Terrifying Zika Virus: Is There a Climate Link?
January 19, 2016
A hotter, more humid world is already becoming a world of more serious virulent infectious diseases. West Nile, dengue fever, chagas, Lyme disease, yellow fever, chikungunya, Rocky Mountain Spotted Fever, Rift Valley fever, Japanese encephalitis and malaria are just a few of the many infectious diseases spreading far beyond their previous geographic confines.
Many insect-borne diseases never before seen in the United States have arrived at our doorstep. One of these is a truly frightening new kid on the infectious disease block called “Zika.” It is spread by mosquitoes, and erupted this year in Brazil after an unusually hot and rainy “El Niño” summer and the worst flooding in 50 years.
One in five people infected with Zika will develop symptoms, the most common of which are mild fever, rash, joint pain and conjunctivitis typically lasting about a week. All these other infectious diseases are bad enough, so why all the new fuss about Zika? If a pregnant mother contracts Zika, her baby can develop a freakish, devastating deformity called microcephaly — i.e. unusually small skull and brain, the result of incomplete brain development.
The first case of Zika in the Western Hemisphere was reported in Brazil last May. In less than eight months, Zika has infected between 500,000 and 1.5 million Brazilians. Since October, 3,530 microcephalic babies have been born in Brazil, over 24 times more than all of last year. An explosive and terrifying epidemic is under way. Most mothers whose babies were born with the defect reported Zika symptoms during pregnancy. The virus has been isolated from placentas, amniotic fluid, and from brains of two of the babies that died from it. Brazilian health authorities state there’s no question Zika is the cause. The CDC has said, “The evidence is becoming very, very strong of the link between the two.”
Brazil is in full-blown panic mode. The country’s health ministry declared Zika a national emergency even though its connection with microcephaly is not completely understood or conclusively proven. The Brazilian government has deployed thousands of army troops and inspectors making door to door searches for mosquito breeding grounds like stagnant pools of water. Brazilian officials have even gone so far as to advise women to avoid getting pregnant if at all possible. The director of the South American Institute of Government in Health, predicted 15,000 babies will be born with microcephaly in Brazil in 2016.
The proliferation of the Zika virus could be linked to climate change, a top researcher told NBC News on Monday.
“Their lifestyles, their behaviors, the speed with which they grow up is tightly related to climate,” Heidi Brown at the University of Arizona said.
El Niño, which is not caused by climate change, could also raise temperatures in areas where mosquitoes are already common in the U.S. — and turn a problem into a plague.
“The idea is that mosquitoes might start emerging earlier in the year, as it’s warming up earlier in the year,” Brown said.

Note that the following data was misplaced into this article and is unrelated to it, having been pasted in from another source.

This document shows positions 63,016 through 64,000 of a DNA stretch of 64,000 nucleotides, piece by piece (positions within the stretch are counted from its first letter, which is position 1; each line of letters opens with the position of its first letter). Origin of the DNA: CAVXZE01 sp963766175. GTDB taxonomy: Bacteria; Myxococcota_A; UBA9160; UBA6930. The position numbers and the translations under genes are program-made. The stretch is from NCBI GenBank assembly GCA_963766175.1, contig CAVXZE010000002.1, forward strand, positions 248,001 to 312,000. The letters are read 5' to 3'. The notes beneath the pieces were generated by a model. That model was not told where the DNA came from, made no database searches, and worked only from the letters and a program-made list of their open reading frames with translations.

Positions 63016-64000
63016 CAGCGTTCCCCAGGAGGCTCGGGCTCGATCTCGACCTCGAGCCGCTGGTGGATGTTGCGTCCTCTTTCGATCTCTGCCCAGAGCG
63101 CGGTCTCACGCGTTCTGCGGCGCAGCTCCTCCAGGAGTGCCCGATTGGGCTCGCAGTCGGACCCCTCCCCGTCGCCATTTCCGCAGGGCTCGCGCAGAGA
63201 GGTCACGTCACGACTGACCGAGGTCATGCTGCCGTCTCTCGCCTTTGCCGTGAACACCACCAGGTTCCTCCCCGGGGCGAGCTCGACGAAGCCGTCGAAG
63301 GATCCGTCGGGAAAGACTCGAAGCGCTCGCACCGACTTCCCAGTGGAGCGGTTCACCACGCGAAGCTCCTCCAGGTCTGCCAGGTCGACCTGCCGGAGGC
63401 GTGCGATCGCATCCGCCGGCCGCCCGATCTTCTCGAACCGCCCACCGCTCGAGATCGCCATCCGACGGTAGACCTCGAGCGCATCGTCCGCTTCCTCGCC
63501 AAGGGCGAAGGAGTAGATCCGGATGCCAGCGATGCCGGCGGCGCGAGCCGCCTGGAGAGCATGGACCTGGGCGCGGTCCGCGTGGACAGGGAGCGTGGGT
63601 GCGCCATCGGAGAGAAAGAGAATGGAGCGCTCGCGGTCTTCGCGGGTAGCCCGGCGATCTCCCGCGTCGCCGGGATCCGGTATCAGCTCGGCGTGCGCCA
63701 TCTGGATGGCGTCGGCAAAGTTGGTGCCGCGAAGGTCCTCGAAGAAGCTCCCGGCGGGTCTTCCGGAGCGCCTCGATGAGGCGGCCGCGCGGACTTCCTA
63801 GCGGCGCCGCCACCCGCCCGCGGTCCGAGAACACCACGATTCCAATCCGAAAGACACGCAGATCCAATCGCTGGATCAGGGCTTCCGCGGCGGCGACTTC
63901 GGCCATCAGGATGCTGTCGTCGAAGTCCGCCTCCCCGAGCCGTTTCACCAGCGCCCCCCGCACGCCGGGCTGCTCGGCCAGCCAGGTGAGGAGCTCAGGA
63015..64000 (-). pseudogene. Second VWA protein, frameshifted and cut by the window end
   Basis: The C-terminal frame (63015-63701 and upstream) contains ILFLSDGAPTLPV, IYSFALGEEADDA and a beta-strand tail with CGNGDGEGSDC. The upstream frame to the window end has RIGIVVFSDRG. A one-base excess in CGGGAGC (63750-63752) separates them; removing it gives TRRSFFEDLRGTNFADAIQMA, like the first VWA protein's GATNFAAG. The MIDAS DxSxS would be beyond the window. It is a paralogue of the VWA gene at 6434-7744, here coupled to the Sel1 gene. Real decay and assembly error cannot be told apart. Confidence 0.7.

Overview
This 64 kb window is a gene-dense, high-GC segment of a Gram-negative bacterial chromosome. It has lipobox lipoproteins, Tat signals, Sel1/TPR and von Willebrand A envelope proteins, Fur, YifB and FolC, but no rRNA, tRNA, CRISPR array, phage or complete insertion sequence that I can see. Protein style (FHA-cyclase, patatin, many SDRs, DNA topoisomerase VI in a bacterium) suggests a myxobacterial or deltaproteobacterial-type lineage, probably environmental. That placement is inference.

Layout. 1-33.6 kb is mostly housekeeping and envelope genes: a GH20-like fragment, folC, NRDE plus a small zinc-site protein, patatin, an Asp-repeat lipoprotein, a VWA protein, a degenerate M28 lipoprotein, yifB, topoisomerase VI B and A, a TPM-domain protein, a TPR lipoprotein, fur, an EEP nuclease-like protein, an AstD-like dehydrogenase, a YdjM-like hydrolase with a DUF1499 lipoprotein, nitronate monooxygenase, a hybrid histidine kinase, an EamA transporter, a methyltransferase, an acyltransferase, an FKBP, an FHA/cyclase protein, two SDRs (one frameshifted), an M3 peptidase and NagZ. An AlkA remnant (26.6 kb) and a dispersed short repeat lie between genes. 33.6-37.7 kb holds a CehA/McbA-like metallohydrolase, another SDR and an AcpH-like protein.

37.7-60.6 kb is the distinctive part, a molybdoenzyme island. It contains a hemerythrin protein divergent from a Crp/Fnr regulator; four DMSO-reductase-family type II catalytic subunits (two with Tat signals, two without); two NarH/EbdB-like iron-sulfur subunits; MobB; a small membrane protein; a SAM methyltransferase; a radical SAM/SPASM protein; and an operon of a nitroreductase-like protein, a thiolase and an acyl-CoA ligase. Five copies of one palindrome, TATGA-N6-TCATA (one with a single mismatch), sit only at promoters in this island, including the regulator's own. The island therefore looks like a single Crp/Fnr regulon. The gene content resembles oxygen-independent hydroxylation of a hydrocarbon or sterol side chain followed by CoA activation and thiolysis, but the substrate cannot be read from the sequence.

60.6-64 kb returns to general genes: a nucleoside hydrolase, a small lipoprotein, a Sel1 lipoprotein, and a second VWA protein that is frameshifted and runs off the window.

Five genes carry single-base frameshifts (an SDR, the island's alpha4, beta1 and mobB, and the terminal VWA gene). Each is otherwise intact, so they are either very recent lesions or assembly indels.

Jeffrey Shaman, an associate professor for environmental health sciences at Columbia University and an expert on mosquito-borne disease transmission, said it is too soon to say for sure that El Niño is helping spread the Zika virus.
“Certainly, changes in meteorological conditions, including temperature and precipitation, in a given locality, might favor mosquito reproduction and/or increase their contact with humans, which might favor Zika transmission,” Shaman wrote in an email to NBC News. El Niño “can influence local meteorological conditions.”
What’s Zika virus?
It’s a mosquito-borne condition spread by the Aedes mosquito, the same species that carries dengue fever, chikungunya virus and other infections. Infected mosquitos spread the virus person to person; in rare cases, expectant mothers have passed it on to children at the time of birth, possibly causing birth defects.
Zika has been found in parts of Africa since the late 1940s, according to the World Health Organization. Since that time, it has spread to Southeast Asia and India. May 2015 saw the first cases in Central and South America (namely, Brazil), and in December 2015, the U.S. Centers for Disease Control and Prevention announced its arrival to Puerto Rico. Weather and climate patterns might be playing a role in the spread though several other factors are in play.
What are the symptoms?
As with many mosquito-borne illnesses, mild fever, rash, muscle pain, joint pain, headache and conjunctivitis characterize Zika. Travelers to areas where the virus is active who develop these symptoms should seek medical attention. Note that the illness is usually mild, and no deaths from Zika have been reported, according to the World Health Organization.
Should Americans worry?
Yes and no. International travelers to areas where the disease is transmitted should take care to prevent bites with protective clothing and other measures. Because the disease has spread relatively quickly in recent months, it might pose a problem in warmer areas of the U.S. in the future, as the related chikungunya virus has. But infection rates are likely to be very small, and the disease’s symptoms minimal.
How is it diagnosed and treated?
Saliva and urine tests can confirm a Zika infection though some with it might never seek medical attention due to its mild nature. It can be misdiagnosed as dengue as well, WHO states on its website. There’s no specific treatment; health care providers focus on treating individual symptoms, such as fever and aches.
How can it be prevented?
As insect-borne diseases become more common in the face of the warming planet, experts urge common sense pest-thwarting strategies. Clear your home and yard of any standing water; use screens or nets to keep mosquitos at bay; wear long-sleeved shirts and pants when outside if possible, and use insect repellent.